Part of Tim Lee’s practice involves envisioning himself reenacting key moments from iconic peoples’ lives. In the photograph Untitled (Stanley Kubrick, 1945) (2010), Lee re-creates a self-portrait by Stanley Kubrick from 1945. Kubrick shot the original photograph in the mirror when he was just beginning his career as a photojournalist. As his career progressed, he became known for his reclusive tendencies, and candid moments like this became a real rarity. Lee mimics Kubrick’s action by photographing himself in the mirror with the same type of camera, flashbulb, and grimace.
In the film Untitled (Buster Keaton, 1897) (2010), we see Tim Lee fall down a flight of stairs, referencing a pivotal story from Buster Keaton’s life: At the age of 18 months, he rolled down a flight of stairs, casually shrugged it off, and was then and there christened with the nickname “Buster” by Harry Houdini. Lee’s film is spliced together from multiple takes of him actually rolling his way up a staircase. Sped up and played in reverse in a continuous loop, it is convincingly Keaton-esque in its slapstick humor.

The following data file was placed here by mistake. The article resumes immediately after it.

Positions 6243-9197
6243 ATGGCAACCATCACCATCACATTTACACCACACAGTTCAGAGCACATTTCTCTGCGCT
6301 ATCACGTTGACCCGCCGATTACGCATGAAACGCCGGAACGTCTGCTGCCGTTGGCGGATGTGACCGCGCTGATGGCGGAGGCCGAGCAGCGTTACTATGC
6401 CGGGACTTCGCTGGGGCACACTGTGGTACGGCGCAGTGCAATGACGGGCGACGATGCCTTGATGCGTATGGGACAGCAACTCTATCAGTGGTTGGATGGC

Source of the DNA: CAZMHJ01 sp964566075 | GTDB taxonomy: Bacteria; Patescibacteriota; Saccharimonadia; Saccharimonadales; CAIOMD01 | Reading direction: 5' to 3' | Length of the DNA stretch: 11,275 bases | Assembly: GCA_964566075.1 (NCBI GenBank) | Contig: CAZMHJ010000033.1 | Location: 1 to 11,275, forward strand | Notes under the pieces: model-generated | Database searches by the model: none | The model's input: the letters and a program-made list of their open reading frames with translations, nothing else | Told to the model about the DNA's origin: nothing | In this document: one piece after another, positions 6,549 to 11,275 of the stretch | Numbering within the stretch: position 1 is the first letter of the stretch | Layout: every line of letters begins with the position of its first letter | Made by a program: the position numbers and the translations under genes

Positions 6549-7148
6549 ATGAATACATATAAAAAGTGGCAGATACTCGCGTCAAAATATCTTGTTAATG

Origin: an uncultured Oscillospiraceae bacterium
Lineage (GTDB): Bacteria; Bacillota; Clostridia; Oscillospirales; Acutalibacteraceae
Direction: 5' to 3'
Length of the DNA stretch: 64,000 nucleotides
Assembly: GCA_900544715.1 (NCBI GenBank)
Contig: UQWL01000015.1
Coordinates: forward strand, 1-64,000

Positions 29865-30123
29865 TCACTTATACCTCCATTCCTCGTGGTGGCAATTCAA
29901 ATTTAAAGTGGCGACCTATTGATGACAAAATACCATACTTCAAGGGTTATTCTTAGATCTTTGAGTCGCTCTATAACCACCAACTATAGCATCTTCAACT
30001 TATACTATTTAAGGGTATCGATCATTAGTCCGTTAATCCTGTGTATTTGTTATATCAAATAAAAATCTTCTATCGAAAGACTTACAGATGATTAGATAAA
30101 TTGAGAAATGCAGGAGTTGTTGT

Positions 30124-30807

Tim Lee’s two-channel video installation Party for Your Right to Fight, Public Enemy, 1988 (2006) combines the strategies of two very different artists: Bruce Nauman and Public Enemy. The side-by-side monitors (which are disorientingly out of sync) play a video of a close-up of Lee’s head reciting Public Enemy lyrics. In a further spin, Lee’s head is upside down and revolving—counterclockwise on one screen and clockwise on the other—like a pair of malfunctioning record turntables.
Inspired by Russian avant-garde artist Alexander Rodchenko (1891–1956), Untitled (Alexander Rodchenko,1928) is a series of self-portraits of a vintage Leica I camera, the first 35mm camera and the same model Rodchenko used). Taken by the camera itself with the help of an mirrored optical device, these images narrate and reflect the camera’s own history and identity. As with most of Lee’s work, this background information is not conveyed in any obvious way, but, instead, through allusions in titles and sleights of formal strategies.
Vancouver-based artist Tim Lee employs a wide range of media, including photography, video, installation, and performance to revisit and reinterpret—often humorously—particular historical moments through a constellation of references.